Most of my New Year’s resolutions have to do with breaking bad habits or developing good new ones: cutting back on frivolous spending, wasting less time online, and getting to the gym more often.
The problem that I have — a problem shared by about almost 70 percent  of American and British adults — is breaking a bad habit alone.
Luckily, technology is here to help save us from ourselves. Both “outsourcing self-control” and “de-teching” are going to be big trends this year, at least according to Ann Mack , a “trend-watcher” for JWTIntelligence . She cites new tools that can help people stay offline, prevent texting while driving, or cut off credit card spending at a certain limit.
I’ve experimented outsourcing self-control in the past. A couple years ago, Gmail added Mail Goggles  as an experimental Google Labs feature to help with people prone to sending unfortunate late-night e-mails. When enabled, Mail Goggles asks you to solve a series of math problems before being allowed to hit “Send” during times you specify. Technology to the rescue, sort of. I’m not ever great at mental math, so it got hard to send even legitimate e-mails late at night.
I’m still skeptical about the idea of using technology as a way to break habits. It feels like cheating — if the technology were to suddenly go away, would the habit still be broken?
But then I remembered a story I read about why we procrastinate . Basically, our brain is wired to choose things that make us happy now, whether or not those things are consistent with what will make us happy later. This bias, called present bias, makes us unable to understand that what we want will change over time, and what we want now is not the same as what we will want later.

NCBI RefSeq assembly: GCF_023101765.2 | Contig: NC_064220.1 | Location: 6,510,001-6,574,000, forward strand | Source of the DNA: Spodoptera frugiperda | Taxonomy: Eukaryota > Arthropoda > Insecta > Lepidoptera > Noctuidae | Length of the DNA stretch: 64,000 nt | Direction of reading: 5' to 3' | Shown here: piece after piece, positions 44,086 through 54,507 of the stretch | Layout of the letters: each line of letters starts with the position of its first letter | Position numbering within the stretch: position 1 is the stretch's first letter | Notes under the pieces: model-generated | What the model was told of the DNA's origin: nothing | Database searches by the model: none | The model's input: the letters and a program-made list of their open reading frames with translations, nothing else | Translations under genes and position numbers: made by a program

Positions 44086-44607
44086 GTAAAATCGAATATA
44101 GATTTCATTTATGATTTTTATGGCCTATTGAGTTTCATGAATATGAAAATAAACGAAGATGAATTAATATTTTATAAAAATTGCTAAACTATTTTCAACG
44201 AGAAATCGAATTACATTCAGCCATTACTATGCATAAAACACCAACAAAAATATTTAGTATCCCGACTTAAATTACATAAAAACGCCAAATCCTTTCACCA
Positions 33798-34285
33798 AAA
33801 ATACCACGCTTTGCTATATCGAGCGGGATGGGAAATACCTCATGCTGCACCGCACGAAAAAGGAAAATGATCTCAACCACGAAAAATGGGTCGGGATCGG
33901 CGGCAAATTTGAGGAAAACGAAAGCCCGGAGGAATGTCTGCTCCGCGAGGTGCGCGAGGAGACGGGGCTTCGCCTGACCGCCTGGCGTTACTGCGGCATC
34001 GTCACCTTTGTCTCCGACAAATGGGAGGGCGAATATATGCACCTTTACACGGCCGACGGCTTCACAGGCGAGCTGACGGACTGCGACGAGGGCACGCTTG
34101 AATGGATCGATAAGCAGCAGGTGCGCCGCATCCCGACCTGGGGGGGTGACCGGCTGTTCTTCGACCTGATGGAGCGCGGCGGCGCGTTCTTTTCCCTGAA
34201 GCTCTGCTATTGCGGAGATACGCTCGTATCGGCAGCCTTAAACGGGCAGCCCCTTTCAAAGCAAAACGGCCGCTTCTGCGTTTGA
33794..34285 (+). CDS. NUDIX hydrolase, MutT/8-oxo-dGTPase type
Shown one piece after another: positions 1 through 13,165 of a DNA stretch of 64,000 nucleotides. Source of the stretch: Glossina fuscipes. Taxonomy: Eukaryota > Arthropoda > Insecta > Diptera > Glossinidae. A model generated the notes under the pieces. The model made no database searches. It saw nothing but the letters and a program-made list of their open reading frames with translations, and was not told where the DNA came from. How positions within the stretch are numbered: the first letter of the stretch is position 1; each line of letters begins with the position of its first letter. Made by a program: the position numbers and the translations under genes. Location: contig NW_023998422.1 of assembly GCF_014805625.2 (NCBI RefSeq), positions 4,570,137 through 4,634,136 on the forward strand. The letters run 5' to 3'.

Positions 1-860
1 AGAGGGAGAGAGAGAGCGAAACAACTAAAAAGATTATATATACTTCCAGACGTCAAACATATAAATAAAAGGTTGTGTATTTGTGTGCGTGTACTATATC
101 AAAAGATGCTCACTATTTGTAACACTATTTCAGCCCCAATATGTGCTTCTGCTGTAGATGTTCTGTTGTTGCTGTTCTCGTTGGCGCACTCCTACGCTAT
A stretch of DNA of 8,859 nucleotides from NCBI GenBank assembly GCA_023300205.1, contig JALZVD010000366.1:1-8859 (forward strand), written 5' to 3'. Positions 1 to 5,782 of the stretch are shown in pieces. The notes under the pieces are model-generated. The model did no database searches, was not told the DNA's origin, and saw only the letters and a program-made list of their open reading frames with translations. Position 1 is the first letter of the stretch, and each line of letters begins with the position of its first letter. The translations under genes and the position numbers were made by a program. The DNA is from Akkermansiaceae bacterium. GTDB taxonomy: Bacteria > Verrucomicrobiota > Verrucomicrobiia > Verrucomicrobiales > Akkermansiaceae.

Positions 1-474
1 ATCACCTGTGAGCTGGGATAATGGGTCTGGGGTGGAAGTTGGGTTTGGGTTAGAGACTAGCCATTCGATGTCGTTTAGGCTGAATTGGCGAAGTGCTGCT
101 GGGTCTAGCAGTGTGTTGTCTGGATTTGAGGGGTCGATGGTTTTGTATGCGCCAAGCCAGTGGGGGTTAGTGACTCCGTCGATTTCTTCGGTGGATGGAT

Present bias explains why you can make resolutions like, “I’m going to lose weight,” but then choose watching a movie or eating a cheeseburger instead of going for a run or ordering a salad. The immediate benefit is what we can think about. The story goes on to explain:
You can try to fight it back. You can buy a daily planner and a to-do list application for your phone. You can write yourself notes and fill out schedules. You can become a productivity junkie surrounded by instruments to make life more efficient, but these tools alone will not help, because the problem isn’t [that] you are a bad manager of your time — you are a bad tactician in the war inside your brain.
Maybe that’s where some of these technology tools come into play — they make us better tacticians in the war against our worst impulses.
I need to start saving more money, but present bias causes me to make more trips to Borders than any one person should make. Recently, I read about one bank that helps jump-start a savings program by rounding up all debit card purchases to the nearest dollar and transferring the difference into savings. Easier checking account balancing and savings without thinking? Count me in.
I spend too much of my evening wasting time online, but present bias makes me prioritize watching videos of cute animals over actual important things. There are now Internet-blocking programs that shut down web access during specific times of the day. While the tool can’t actually make me be productive during that offline time, at least it can take away the temptation.
Now I just need to find a robot that will annoy me incessantly until I get up and go to the gym and I’ll be set. I’ll admit: I’m looking forward to a world like Mack describes — one where technology can help save us from ourselves.
Have a favorite de-teching or outsourcing self-control tool? Or are you good enough at breaking bad habits that you don’t need any help? E-mail me at email@example.com .